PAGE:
Launched in 2016, the Innovative Finance Isa (IFisa) lets savers use some or all of their annual Isa allowance to lend funds through the peer-to-peer lending market. The major players in this space, such as Zopa, RateSetter and Funding Circle, all offer IFisas, and the potential returns are much higher than you’d get on cash deposits (although returns are not guaranteed).

But investing this way is not without risk. If you’re in your 30s, you’ve bought a house, have a cash emergency fund and a pension and you’ve still got spare money, an IFisa could be a fun way to put it to work. “The Innovative Finance Isa is a nice-to-have rather than a core element, as it is riskier,” says North. “It might work in mid-life, not close to retirement or at 16, but in the middle chunk of life when you can take a bit more risk.”

In this age group you could also still have your stocks and shares Isa for general savings, and your Lisa for retirement, as you can pay into it and get the bonus up until the age of 50. However, advisers say a Lisa should not replace a pension for most people.

What investments should you hold in them? Mitchell says if you are looking for the absolute lowest cost, tracker funds are a good addition, although more expensive active funds tend to have the edge in volatile times. He suggests risk-graded portfolios from Vanguard that are available to DIY investors through most major investment platforms. “The younger you are, the better you are in low-cost solutions such as tracker funds,” says Mitchell. “Put it away and almost forget about it. If you are worried about volatility, stop looking at your statements.”

Towards retirement 50-60

If you’re getting closer to retirement, you should have a decent emergency fund and money for your short-term cash needs, but putting it in a cash Isa may not be the best option. “Yes, you should use your Isa allowance each year but, if you are saving for the longer term, stocks and shares Isas could do better than cash if you are prepared to take some risk. You could have £20,000 in a cash Isa or in a cash bank account like Santander 123,” says Danson.

“Even outside an Isa you don’t pay tax on the first £1,000 of interest earned, so it seems like a wasted opportunity to put your money into a cash Isa unless rates go up, in which case you’d be happy to have squirreled some money away in a tax wrapper.” 

Moneyfacts has calculated that if interest rates were to hit 4%, non-Isa balances of £25,000 and over would become taxable for basic-rate taxpayers, or £12,500 and over for higher-rate taxpayers.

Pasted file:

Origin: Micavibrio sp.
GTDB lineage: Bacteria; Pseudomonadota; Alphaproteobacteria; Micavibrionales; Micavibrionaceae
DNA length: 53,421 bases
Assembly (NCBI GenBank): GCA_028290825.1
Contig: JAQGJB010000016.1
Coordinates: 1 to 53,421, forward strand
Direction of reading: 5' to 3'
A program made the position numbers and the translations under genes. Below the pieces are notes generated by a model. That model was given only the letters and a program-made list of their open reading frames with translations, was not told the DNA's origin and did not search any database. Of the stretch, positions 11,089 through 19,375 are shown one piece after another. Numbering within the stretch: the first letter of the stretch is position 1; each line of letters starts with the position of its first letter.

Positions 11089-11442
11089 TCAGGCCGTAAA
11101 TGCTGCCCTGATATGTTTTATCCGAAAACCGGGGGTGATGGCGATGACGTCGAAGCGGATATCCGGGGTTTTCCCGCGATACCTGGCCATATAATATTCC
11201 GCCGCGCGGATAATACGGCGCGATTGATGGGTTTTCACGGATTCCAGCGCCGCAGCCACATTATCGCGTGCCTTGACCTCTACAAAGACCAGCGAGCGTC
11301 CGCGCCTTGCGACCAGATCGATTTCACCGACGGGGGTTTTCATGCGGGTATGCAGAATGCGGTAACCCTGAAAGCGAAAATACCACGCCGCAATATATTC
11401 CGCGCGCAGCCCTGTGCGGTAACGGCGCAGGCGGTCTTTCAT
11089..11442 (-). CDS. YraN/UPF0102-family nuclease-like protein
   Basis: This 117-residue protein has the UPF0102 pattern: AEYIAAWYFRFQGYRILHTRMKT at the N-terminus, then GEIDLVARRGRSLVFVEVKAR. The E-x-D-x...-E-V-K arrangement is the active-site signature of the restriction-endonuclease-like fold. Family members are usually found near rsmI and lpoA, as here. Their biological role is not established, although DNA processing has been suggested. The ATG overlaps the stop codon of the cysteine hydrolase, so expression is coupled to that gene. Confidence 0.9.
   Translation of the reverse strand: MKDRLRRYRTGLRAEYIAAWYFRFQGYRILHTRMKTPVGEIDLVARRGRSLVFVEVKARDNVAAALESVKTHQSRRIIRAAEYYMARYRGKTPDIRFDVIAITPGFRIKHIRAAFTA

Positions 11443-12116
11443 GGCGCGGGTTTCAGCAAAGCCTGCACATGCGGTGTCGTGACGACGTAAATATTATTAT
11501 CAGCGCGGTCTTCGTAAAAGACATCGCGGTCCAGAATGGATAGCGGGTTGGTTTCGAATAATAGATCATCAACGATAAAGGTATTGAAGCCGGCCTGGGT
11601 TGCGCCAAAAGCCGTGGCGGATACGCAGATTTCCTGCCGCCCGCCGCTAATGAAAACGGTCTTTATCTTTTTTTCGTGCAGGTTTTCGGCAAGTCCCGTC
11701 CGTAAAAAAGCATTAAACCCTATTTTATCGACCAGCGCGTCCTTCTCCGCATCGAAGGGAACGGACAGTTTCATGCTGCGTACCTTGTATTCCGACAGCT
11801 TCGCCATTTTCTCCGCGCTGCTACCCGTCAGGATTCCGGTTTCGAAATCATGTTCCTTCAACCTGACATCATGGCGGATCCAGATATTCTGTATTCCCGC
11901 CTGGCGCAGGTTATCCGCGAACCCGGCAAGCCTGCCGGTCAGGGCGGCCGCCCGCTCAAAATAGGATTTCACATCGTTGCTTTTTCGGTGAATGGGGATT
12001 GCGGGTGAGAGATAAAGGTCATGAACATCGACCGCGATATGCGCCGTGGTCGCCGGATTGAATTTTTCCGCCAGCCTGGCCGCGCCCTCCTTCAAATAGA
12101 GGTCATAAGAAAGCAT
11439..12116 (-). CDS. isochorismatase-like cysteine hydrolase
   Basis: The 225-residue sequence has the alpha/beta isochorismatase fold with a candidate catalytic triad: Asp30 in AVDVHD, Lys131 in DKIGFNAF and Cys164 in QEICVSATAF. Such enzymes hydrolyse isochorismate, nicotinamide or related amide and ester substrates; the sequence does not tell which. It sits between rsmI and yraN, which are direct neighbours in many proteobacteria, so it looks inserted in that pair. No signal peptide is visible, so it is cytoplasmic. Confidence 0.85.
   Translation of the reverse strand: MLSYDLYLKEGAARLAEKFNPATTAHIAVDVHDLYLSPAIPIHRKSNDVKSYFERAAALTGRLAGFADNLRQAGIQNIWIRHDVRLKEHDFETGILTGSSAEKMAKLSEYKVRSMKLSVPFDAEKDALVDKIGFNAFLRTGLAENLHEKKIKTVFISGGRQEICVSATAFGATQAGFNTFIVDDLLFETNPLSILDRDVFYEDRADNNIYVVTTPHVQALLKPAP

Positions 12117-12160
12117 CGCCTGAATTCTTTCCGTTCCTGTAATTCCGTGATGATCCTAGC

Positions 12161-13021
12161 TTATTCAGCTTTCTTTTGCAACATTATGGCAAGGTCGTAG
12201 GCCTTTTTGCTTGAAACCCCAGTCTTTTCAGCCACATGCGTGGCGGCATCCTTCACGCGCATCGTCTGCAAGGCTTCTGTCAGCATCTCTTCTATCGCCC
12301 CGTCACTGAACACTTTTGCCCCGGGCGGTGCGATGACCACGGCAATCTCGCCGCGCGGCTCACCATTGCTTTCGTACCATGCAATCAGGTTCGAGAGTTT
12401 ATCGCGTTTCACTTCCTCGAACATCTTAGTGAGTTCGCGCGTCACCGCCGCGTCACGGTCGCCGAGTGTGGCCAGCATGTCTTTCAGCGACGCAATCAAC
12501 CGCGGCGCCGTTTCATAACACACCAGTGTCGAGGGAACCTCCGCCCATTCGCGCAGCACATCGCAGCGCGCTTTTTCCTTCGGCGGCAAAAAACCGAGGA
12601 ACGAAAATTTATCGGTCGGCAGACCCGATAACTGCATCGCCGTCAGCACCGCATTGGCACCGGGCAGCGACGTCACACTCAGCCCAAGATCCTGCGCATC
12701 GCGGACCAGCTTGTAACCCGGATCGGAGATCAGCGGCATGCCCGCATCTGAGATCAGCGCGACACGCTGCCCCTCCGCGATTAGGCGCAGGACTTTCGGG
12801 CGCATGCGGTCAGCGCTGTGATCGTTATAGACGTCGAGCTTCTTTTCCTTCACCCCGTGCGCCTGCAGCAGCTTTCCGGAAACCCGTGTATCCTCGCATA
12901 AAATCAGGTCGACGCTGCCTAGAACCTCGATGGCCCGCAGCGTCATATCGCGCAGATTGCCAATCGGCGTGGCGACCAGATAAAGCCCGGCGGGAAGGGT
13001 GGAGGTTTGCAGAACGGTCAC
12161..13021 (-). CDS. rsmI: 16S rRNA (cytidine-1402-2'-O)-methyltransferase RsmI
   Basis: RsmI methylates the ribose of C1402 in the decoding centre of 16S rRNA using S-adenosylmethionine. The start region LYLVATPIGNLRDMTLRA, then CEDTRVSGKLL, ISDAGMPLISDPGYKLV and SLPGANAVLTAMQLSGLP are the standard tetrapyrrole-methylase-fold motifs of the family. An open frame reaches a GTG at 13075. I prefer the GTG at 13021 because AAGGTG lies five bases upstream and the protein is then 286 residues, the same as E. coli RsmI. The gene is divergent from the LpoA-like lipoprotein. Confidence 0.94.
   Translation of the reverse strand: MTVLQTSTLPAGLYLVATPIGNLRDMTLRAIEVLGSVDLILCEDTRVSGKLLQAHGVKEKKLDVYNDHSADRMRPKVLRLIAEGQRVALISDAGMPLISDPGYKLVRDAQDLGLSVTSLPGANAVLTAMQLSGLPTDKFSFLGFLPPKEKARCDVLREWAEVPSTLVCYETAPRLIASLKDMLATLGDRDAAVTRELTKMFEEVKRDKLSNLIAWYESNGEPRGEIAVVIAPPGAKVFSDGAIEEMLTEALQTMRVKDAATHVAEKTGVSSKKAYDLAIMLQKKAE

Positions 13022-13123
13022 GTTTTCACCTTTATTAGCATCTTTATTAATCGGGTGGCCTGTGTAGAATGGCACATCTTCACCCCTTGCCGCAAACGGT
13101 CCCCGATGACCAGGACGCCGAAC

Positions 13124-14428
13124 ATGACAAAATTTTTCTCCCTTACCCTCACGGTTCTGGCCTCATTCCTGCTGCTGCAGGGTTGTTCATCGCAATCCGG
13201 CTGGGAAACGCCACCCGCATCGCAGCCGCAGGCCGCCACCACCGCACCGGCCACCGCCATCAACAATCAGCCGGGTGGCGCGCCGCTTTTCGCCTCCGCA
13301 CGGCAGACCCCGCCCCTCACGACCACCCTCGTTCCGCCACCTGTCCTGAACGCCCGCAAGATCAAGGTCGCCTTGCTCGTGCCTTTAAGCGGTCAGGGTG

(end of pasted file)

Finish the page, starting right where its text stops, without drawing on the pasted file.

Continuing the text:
Golden years 60+

Isas still have a role to play once you’re in retirement. Conventional wisdom would suggest a cash Isa is best, on the grounds that older people will be focused on capital preservation, but in fact you may want to take on more risk with a stocks and shares Isa.

Mitchell notes that many retirees will take advantage of the 25% tax-free lump sum they can withdraw under pension freedom rules, which would cut their overall risk. “It doesn’t necessarily follow that people will want to reduce risk in retirement,” he argues. “Tax-free cash brings your risk down so you could take more risk in a stocks and shares Isa.”

A cash Isa, however, could offer a useful way to take tax-free income in retirement, given your other pension income will be taxable, says North. “If you’ve got a surplus of funds at retirement, Isas are useful; we’ve got a lot of elderly clients who still use them. Saving £20,000 doesn’t sound like a lot, but it builds up quickly and you can end up with a sizeable pot. They can be really beneficial when people are looking for extra income. Cash Isas and stocks and shares Isas can also be useful for higher-rate taxpayers who have exhausted what they can put into a pension and still stay within their annual allowance.”

In addition, she continues, there is the inheritance element: “Married partners can inherit each other’s Isas [tax-free] if one dies.”

At the age of 60 you can also start withdrawing from your Lisa penalty-free, boosting your retirement income. Although Danson is not a fan of the Lisa for retirement and would always suggest pensions instead, he says other types of Isa have a place in retirement planning. “They are great as part of an overall retirement strategy – if you’ve got money in Isas and other accounts and investments, you can regulate the income tap from the various sources to get the amount of money you need in retirement, while paying the least amount of tax.”